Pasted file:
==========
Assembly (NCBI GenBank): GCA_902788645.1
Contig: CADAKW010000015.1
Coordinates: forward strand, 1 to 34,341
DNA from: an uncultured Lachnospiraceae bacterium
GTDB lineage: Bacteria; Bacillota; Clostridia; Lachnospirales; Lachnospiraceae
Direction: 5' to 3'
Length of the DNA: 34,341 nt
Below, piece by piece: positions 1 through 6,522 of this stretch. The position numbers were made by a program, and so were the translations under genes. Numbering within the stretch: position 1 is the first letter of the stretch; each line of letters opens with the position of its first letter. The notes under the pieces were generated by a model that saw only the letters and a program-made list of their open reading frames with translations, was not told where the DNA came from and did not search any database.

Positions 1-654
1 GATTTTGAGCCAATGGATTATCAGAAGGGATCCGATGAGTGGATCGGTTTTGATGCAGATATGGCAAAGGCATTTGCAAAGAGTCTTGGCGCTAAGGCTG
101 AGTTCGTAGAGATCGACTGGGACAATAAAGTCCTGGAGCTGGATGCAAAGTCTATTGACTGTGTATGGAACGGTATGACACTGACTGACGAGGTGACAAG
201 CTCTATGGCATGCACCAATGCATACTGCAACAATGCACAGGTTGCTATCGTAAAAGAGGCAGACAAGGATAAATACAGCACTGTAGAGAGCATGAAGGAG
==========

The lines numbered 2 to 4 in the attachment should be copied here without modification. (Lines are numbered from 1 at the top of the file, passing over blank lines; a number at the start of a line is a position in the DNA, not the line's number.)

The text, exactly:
Contig: CADAKW010000015.1
Coordinates: forward strand, 1 to 34,341
DNA from: an uncultured Lachnospiraceae bacterium